Girls Who Code’s mission is to help girls realize that their gender does not affect their ability to work in computer coding, and to help close the gender gap in technology. Girls Who Code was founded by Reshma Saujani, who is its CEO. Ms. Saujani began her career in politics, striving to be the first Indian-American woman to run for the U.S. Congress. This is when she visited schools and noticed the gender gap in computer classes. Her political career did not work out, but instead she founded Girls Who Code for a cause. “She is the sweetest person ever,” Tali said of Ms. Saujani. “She treats every girl in the program like her child and remembers everyone.”

Girls Who Code’s summer program offers seven weeks of intensive instruction in robotics, web design and development, and mentoring from female engineers and leaders. Since she finished Girls Who Code, Tali has become its poster child. She even was featured in the program’s official advertisement video, which received some funding from Samsung; the organization also ran an IndieGoGo campaign. As a student in Girls Who Code, Tali created a video game called “NYC Rush,” in which players jump over tourists in New York and clean up the city. After the player loses the game, facts about New York City appear on the screen. Tali took this project to a showcasing event in New York, where she and three other students presented it. “At first it was very overwhelming and nerve wracking, but soon everyone was congratulating me on my program,” she said. “It was amazing. They all loved it.”

This spring, Tali also was involved in the Yeshiva University Hackathon. The program, arranged by YU’s computer science club, allows computer programmers and software developers to collaborate on projects. She and the others on her team tackled the problem of class scheduling. The program allows students to add classes and see which conflict with each other. Tali’s group won for its program and received a prize.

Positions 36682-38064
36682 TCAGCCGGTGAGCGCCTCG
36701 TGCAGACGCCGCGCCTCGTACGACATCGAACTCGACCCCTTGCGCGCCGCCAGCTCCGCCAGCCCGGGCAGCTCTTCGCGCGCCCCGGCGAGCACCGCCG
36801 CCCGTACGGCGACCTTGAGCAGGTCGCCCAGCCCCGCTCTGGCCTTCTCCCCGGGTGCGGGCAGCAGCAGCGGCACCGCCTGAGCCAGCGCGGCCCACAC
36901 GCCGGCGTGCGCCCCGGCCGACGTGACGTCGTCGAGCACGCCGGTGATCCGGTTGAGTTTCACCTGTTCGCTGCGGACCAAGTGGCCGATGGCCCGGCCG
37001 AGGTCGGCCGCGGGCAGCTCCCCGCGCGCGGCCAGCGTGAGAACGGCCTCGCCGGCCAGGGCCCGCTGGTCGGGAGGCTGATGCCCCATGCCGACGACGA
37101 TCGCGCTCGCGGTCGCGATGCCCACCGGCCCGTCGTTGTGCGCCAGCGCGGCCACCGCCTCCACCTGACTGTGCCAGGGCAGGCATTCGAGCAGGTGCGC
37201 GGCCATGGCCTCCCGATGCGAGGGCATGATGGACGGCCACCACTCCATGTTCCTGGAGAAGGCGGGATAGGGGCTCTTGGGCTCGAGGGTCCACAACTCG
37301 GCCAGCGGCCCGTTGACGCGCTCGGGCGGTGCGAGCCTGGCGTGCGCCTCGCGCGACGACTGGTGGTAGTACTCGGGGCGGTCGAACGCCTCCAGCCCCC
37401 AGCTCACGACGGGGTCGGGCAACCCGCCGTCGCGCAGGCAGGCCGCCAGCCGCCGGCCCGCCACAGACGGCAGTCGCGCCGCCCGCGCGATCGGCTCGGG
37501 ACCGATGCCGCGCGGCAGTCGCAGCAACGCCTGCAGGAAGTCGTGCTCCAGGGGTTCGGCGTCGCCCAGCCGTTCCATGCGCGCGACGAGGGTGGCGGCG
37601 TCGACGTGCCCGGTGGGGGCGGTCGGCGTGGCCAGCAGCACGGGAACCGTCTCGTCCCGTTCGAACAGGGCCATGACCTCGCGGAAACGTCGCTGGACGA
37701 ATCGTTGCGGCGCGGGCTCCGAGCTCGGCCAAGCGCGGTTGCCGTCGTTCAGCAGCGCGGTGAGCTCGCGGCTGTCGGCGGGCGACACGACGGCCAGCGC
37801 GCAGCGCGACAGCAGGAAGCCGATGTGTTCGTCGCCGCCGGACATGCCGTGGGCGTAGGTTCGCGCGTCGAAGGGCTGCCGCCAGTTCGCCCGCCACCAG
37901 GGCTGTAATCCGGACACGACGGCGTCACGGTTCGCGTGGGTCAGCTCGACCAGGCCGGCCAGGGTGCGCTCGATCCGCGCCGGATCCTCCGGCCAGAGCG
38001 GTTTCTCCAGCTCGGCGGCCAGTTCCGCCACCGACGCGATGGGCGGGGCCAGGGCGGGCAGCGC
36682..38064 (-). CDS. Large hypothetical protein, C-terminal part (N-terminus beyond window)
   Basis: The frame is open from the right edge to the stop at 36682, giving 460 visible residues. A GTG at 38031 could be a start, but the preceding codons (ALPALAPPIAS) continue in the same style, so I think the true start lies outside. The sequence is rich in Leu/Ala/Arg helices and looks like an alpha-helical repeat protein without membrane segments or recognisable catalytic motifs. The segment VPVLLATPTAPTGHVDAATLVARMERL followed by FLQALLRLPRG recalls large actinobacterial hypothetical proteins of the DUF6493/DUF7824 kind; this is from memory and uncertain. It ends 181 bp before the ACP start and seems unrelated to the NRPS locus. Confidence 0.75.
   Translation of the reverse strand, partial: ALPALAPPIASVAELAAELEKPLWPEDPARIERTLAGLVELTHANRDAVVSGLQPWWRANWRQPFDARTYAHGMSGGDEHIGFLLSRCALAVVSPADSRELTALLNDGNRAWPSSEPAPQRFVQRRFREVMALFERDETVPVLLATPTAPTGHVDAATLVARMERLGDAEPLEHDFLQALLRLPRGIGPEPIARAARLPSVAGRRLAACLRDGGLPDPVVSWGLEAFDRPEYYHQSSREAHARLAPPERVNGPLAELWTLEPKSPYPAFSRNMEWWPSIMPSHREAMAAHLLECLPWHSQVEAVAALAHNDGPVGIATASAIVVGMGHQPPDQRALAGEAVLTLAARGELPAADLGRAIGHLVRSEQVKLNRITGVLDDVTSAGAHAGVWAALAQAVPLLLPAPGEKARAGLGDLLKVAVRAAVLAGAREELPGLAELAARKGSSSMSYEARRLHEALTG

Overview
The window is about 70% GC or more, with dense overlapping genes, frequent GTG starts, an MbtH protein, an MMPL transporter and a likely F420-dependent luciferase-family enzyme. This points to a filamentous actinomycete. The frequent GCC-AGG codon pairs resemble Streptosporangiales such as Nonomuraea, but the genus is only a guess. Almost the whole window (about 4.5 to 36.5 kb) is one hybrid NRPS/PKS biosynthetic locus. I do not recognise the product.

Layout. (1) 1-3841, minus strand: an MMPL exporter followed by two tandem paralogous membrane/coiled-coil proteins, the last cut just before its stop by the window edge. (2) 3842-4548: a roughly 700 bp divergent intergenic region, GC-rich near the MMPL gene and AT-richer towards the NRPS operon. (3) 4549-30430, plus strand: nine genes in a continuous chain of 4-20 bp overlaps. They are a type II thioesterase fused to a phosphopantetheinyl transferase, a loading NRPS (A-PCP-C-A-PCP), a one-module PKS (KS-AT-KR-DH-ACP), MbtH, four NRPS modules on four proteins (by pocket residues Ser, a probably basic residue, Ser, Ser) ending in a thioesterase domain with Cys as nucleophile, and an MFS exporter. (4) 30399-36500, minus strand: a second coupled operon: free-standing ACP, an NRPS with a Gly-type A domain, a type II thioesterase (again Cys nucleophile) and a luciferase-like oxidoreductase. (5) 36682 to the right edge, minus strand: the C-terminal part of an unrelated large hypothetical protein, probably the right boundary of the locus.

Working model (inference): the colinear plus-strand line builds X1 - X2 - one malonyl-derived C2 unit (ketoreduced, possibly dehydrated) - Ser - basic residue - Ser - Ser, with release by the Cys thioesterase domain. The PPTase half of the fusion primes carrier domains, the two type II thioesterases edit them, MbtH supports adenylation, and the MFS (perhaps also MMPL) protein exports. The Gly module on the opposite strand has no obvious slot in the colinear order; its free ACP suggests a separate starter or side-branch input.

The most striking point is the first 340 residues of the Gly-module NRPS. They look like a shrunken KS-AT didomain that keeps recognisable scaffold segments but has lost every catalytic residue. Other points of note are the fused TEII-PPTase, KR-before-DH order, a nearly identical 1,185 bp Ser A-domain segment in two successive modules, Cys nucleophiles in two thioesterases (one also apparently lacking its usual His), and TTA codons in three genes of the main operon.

Tali since has become a teacher’s assistant at Girls Who Code, helping to teach computer science curriculum to 20 high school girls. She supports the teacher in classroom discussions and helps maintain an enthusiastic classroom environment. She also tutors middle schoolers in computer science after school, starting from scratch and teaching them the basics of coding. “I love teaching so much,” she said. “I want to inspire them like Girls Who Code inspired me.”

Tali said that her friends and her family support her. “I even helped my friend from SAR High School, Rachel Fishman, get involved in Girls Who Code,” she said proudly. “Girls Who Code is growing so much, but is still such a personal place. It is my safe space. It helped me not only with coding, but also with public speaking and working as a team.”

Outside of the Girls Who Code program, Tali also is beginning to plan out her future. She has three older brothers, a younger sister, and two sisters-in-law. One brother is in the Israeli army. Tali is enrolled in her Israel program through Touro College, and she is considering moving to Israel.

Wherever she ends up, Tali knows that she will always have a place at Girls Who Code. “They are like a sisterhood,” she said. “Once you are a part of it, you never leave. You will always be welcomed back.” She is open to whatever the future will bring, but in the meantime, she is very happy pursuing her dedication to Girls Who Code. “I am very passionate about this cause, and am so glad to be a part of it,” she said. “Right now, I am in the place where I am supposed to be.”